20
March
2019
|
01:05 PM
America/New_York

Ohio State prepares for severe weather with statewide tornado drill

Tornado sirens sounded across the Columbus and regional campuses of The Ohio State University this morning as a reminder of the state’s Severe Weather Awareness Week.

The annual statewide tornado drill is part of the effort to encourage Ohioans to learn what to do to protect themselves from spring and summer weather hazards, including home emergencies. That includes the campus community.

“The safety of our campus community is our No. 1 priority,” said Robert Armstrong, director of Emergency Management & Fire Prevention in the Department of Public Safety. “If a tornado is reported by the National Weather Service, automatic Buckeye Alert text messages will be sent to the impacted campus community.”

The university encourages all students, faculty and staff to ensure they are signed up to receive Buckeye Alerts.

In 2015, Ohio State became the fourth university in Ohio and one of the largest universities in the country to be recognized as a StormReady university by the National Weather Service.

A StormReady organization must maintain a 24-hour warning point and emergency operations center; monitor local weather and flood conditions; conduct community preparedness programs; and ensure hazardous weather and flooding are addressed in formal emergency management plans.

The Department of Public Safety utilizes automated messaging in the form of text alerts, social media, campus screen and audio messages, and conventional media to warn students, faculty and staff of hazardous weather. Members of the university community can follow emergency.osu.edu or @OSU_EMFP on Twitter for updates.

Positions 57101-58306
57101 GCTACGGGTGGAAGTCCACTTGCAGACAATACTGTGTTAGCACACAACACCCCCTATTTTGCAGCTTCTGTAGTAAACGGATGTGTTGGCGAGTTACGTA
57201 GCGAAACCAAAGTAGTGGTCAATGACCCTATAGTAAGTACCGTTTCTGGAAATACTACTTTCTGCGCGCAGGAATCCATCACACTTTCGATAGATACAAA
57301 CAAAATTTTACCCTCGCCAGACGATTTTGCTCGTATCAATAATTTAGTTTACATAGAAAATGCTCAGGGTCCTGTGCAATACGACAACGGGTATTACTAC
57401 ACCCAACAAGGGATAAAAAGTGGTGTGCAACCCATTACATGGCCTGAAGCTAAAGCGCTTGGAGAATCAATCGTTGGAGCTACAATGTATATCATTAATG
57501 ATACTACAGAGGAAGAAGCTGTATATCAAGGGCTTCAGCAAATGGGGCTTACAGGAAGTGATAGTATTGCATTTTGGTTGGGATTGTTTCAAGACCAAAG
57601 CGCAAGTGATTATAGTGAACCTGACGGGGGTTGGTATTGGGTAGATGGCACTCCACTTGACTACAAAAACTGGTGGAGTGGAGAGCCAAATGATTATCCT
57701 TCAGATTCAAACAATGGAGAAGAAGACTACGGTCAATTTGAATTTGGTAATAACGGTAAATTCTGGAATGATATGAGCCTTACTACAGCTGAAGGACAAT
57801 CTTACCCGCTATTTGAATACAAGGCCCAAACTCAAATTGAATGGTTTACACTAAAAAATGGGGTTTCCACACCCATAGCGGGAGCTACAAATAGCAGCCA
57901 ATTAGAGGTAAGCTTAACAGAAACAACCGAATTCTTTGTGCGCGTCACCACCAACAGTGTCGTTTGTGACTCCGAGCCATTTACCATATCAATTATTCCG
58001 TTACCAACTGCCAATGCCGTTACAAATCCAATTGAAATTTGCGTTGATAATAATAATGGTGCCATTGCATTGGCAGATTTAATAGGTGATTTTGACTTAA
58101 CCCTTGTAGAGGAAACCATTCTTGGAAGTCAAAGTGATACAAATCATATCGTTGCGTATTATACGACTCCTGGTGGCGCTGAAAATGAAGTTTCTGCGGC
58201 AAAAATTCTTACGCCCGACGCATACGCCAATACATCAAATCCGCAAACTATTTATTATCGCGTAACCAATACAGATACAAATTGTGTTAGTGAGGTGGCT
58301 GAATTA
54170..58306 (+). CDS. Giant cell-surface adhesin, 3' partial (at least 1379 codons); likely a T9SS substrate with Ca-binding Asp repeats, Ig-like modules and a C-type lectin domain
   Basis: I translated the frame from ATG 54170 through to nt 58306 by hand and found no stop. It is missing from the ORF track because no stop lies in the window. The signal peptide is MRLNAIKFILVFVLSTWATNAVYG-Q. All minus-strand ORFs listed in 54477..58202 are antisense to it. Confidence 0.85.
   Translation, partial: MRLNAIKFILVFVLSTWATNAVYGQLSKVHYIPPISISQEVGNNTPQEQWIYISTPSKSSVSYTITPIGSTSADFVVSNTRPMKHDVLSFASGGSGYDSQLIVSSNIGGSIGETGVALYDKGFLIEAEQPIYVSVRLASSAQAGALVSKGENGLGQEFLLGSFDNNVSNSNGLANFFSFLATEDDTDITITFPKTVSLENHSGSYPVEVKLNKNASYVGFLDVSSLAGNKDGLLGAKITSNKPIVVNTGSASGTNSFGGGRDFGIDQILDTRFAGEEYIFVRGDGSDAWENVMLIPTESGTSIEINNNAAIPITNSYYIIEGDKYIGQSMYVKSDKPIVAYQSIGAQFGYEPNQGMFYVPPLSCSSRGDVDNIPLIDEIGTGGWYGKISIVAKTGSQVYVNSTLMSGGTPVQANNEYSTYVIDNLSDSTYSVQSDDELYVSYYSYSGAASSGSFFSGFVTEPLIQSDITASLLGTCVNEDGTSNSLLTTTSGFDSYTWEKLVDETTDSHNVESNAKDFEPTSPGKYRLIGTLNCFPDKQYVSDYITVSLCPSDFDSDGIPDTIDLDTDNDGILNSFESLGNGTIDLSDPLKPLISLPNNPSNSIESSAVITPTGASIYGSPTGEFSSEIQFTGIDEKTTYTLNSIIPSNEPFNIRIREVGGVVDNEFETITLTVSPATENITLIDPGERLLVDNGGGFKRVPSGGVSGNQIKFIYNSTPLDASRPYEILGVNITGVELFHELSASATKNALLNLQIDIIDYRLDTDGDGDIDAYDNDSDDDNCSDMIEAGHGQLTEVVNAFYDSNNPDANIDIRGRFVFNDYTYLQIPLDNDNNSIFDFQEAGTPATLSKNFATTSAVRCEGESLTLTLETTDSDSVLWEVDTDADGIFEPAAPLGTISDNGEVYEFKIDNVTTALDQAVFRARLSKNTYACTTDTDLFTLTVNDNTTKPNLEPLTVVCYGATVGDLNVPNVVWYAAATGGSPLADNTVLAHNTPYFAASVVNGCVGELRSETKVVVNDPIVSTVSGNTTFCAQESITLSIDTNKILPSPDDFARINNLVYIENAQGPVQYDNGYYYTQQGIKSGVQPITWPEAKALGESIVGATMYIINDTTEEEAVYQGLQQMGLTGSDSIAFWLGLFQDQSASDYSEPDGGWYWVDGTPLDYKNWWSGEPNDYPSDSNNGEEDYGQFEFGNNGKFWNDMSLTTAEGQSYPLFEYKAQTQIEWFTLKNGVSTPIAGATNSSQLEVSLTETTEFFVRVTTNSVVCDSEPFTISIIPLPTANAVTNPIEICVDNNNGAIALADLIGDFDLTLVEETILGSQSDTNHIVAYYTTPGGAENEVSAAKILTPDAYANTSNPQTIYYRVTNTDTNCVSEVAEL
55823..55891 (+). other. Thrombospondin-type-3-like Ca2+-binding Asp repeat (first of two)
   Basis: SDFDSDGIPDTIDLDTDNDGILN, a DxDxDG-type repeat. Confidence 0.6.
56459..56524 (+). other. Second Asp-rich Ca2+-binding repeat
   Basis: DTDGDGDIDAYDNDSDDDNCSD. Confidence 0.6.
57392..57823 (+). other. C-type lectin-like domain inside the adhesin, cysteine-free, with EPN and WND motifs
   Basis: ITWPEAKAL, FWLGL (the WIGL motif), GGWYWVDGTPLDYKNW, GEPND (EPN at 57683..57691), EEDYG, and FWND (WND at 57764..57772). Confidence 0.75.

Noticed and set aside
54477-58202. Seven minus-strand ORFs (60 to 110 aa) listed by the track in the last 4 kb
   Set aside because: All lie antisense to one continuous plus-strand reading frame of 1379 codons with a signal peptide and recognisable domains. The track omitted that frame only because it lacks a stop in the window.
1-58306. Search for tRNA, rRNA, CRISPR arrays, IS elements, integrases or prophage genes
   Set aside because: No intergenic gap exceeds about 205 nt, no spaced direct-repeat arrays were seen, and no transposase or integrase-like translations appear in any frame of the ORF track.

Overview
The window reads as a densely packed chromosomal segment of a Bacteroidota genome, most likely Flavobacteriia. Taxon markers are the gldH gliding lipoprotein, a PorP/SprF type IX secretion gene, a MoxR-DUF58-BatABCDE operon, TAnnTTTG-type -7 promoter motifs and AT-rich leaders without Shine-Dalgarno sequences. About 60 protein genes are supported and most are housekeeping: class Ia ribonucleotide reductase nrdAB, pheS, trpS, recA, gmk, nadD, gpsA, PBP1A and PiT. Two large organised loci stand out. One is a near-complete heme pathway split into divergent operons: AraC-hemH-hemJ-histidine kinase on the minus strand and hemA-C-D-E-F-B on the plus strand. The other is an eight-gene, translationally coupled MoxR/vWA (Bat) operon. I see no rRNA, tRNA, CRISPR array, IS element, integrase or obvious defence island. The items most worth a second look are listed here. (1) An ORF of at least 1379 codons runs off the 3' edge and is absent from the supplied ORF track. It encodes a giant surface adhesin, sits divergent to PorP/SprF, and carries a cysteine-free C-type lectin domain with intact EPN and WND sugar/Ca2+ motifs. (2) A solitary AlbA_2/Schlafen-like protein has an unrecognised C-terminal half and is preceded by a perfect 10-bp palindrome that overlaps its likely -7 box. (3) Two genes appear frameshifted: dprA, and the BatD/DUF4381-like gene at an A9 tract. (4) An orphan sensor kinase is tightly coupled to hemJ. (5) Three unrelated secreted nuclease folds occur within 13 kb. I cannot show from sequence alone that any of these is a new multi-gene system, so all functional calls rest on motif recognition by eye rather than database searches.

In addition, the Office of Student Life requires that all large organized meetings on campus have a weather safety plan for monitoring and evacuation prior to meeting.

Emergency Management works closely with Franklin County Emergency Management and Ohio Emergency Management Agency on safety drills and exercises, as well as collaborative resources, all with the goal of weather safety for Ohio State’s students, faculty and staff.

”They say if you don’t like the Ohio weather, wait a few minutes and it will change,” said Armstrong. “While that’s a funny quote, it can turn serious in a hurry and we want to ensure our campus community is prepared should severe weather strike.”

Armstrong has built a website where people can monitor the current conditions on campus. The site includes a live weather camera, updated weather conditions and current forecasts.

What Can Ohioans Do During Severe Weather Awareness Week?

  • Prepare for Weather and Home Emergencies. Homes, schools and businesses should update their safety/communications plans. Practice tornado and fire drills. Replenish supplies in emergency kits. Be informed – know the risks about the different disasters and hazards that can affect families where they live, work and go to school. Include children in emergency planning.
  • Know Ohio’s Weather Hazards. Ohio’s spring and summer weather hazards include tornadoes, thunderstorms, floods and even snowstorms through early spring. Visit the OCSWA website, weathersafety.ohio.gov, to view current Ohio weather and to review severe weather safety and preparedness information.
  • Know the Difference between Storm Watches and Warnings. Ensure that everyone knows the difference between a Tornado Watch and a Tornado Warning. A watch means conditions are favorable for the development of tornadoes. A warning is issued when a tornado is imminent or occurring. If a tornado warning is issued for your area, do not stop to take photos or shoot video. Seek safe shelter immediately. More information: OCSWA Spring & Summer Weather Terms